bacteria can hide much better in pockets now available at the edges between your own teeth and the added cosmetic elements. Also receding gums caused by hardened brushing over time, will expose parts of the tooth below the gum line that do not have the same protective layer and your risk of cavities is a lot higher in these areas. Our professional dental staff will screen for these signs as well and advice you on modifying the tooth brushing techniques and tools.
Gum disease as one of the most common oral health problems is also one that can be prevented with constant care and reversed if discovered and treated in the early stages. Gum disease is caused by bacteria that forms
every day as plaque and is sticky to your teeth. Plaque it is clear and forms mostly at the gum line (where your teeth and gum meet). If not cleaned, will turn into calculus or tartar, which in time can cause infections
on your gums. In the early stages this is called gingivitis. When tartar has formed, can not be cleaned by regular brushing and flossing, a more professional cleaning may be required. If no measures are taken at this time,
the infection continue to develop attacking the gums more aggressively as well as the bone that holds your teeth in place. With loss of bone teeth may become loose and in danger of loosing their strength. This is not a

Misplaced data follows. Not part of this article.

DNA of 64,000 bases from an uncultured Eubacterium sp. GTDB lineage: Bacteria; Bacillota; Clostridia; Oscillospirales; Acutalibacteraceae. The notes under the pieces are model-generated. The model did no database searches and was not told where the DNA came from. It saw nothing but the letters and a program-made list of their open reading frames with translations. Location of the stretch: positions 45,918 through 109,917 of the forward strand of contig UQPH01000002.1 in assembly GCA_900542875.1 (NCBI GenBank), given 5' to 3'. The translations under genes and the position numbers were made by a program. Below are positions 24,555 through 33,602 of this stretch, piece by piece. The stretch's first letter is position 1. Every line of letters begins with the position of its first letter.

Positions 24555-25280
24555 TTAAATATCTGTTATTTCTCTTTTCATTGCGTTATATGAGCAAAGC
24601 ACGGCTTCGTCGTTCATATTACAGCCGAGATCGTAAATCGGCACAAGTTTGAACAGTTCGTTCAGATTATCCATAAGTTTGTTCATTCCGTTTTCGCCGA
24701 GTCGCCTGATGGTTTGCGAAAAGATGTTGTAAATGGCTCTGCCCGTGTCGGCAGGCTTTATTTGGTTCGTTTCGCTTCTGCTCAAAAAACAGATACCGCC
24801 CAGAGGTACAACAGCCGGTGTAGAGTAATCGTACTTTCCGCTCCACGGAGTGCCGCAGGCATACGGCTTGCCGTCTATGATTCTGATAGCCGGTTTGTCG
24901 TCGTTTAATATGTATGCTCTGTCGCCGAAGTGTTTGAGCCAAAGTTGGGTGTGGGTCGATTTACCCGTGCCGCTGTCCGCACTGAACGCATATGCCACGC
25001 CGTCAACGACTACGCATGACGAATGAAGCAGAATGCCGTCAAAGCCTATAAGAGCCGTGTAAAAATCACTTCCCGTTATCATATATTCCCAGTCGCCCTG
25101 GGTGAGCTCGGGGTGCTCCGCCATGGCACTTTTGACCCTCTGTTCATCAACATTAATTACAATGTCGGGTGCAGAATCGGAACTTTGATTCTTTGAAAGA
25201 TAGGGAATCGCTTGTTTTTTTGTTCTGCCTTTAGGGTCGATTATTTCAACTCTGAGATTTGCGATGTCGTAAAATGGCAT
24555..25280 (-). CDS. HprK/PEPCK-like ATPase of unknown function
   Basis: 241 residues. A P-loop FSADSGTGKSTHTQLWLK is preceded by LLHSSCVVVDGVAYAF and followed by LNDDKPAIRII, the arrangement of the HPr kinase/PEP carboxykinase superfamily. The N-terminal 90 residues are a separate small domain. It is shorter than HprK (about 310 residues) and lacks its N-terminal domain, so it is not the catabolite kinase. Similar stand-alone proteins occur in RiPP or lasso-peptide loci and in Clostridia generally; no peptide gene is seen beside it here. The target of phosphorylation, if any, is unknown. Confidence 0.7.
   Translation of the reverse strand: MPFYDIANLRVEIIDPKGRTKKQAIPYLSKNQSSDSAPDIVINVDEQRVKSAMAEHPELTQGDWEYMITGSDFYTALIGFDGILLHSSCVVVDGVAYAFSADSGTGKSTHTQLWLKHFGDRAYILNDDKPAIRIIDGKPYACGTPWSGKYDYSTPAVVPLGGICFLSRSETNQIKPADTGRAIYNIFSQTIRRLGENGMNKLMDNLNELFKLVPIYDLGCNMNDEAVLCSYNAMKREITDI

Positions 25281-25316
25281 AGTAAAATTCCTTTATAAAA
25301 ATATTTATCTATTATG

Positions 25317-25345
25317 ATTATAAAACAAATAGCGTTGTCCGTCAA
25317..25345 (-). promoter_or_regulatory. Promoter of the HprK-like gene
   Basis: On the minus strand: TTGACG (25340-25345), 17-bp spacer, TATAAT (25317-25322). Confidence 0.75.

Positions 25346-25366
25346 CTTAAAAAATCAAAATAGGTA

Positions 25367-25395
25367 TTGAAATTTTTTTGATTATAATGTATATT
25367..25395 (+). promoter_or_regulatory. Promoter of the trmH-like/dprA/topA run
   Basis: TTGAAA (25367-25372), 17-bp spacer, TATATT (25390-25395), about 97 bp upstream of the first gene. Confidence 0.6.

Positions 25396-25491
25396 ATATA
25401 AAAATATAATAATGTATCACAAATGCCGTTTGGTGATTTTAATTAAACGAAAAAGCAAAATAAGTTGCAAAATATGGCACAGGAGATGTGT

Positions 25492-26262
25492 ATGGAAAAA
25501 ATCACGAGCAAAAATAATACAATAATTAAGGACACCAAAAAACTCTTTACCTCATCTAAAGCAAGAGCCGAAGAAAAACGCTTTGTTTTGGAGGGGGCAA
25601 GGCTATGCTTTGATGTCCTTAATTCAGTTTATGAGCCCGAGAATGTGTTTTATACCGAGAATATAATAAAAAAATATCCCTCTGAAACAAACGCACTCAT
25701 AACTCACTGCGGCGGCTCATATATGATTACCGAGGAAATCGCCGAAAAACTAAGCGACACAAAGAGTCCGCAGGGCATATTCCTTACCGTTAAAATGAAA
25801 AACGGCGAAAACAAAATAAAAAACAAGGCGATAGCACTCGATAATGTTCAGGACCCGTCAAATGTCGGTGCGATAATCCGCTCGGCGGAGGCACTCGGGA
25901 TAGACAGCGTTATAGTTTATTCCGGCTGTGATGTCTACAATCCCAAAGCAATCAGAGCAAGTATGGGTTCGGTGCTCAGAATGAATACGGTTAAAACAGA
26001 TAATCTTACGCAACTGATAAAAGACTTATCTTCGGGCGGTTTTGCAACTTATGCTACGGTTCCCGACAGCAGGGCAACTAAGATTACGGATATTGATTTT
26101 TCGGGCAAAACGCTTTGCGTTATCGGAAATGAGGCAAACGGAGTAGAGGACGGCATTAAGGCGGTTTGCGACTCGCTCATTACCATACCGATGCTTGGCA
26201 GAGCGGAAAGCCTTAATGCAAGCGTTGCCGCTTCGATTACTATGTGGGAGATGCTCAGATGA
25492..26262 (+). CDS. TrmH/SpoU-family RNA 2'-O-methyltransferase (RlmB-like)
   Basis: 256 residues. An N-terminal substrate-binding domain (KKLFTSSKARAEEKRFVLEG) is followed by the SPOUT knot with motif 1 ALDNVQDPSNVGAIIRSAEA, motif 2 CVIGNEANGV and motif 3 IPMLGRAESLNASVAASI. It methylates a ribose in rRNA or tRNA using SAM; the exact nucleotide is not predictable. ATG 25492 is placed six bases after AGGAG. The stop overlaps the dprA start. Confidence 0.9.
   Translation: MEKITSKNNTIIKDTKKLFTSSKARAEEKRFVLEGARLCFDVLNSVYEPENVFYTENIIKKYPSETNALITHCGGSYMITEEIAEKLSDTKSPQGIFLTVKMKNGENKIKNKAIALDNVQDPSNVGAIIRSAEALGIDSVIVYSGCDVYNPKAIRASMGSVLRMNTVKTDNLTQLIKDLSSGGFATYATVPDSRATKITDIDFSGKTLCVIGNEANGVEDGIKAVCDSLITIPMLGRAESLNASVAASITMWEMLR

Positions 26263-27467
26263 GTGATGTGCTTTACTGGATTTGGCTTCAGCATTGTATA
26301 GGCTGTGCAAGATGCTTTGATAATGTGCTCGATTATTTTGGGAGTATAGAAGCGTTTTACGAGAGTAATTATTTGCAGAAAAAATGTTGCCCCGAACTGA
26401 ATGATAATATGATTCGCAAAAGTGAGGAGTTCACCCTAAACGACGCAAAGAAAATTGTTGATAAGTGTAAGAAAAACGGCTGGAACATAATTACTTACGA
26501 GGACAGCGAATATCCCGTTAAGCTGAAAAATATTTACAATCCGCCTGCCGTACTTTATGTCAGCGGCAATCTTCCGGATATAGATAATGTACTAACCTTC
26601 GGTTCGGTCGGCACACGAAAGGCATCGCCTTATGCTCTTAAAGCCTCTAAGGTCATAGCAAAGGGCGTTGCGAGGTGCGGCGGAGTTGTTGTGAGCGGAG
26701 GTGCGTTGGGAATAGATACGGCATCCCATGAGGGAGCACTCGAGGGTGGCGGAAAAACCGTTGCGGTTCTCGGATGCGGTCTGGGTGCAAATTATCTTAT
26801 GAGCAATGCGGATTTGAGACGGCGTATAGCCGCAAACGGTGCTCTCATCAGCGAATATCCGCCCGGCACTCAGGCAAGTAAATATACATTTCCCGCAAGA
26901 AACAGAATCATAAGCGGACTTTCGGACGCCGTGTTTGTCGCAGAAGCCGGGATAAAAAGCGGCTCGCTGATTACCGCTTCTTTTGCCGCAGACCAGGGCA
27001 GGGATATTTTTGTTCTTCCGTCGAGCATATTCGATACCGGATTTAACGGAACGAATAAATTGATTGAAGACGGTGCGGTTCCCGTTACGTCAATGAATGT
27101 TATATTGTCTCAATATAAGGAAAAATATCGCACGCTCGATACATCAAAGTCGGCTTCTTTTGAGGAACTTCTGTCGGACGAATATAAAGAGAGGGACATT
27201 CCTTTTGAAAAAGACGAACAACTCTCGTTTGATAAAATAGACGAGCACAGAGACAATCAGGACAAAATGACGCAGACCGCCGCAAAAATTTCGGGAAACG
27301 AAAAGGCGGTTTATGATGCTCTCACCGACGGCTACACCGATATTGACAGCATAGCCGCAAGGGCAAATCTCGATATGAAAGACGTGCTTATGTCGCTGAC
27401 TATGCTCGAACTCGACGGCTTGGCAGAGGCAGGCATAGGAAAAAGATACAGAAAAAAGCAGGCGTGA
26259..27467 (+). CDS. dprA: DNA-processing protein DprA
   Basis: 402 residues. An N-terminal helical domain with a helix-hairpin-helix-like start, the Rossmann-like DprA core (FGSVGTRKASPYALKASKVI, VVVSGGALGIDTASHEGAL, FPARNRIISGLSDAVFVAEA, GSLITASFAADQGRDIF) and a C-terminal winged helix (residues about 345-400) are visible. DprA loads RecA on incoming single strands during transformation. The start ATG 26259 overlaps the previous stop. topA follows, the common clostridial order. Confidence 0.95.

process that will develop in a couple of days, it takes months if not years, but if infection has reached the bone structure then the treatment becomes more difficult and less successful.
Visit your dentist on a regular basis for your cleaning and do not forget to brush and floss daily.
This cancer can affect any part of the mouth and is a disease resulting from abnormal cell growth in the mouth, lips, tongue or throat. People over the age of 45 are mostly at risk. The cause of oral cancer is still unknown
but risk factors are tobacco, alcohol, sun exposure, poor diets, etc. On your regular checkups as well as anytime you visit our office for other type of treatments, we will screen you for oral cancer. Discovered in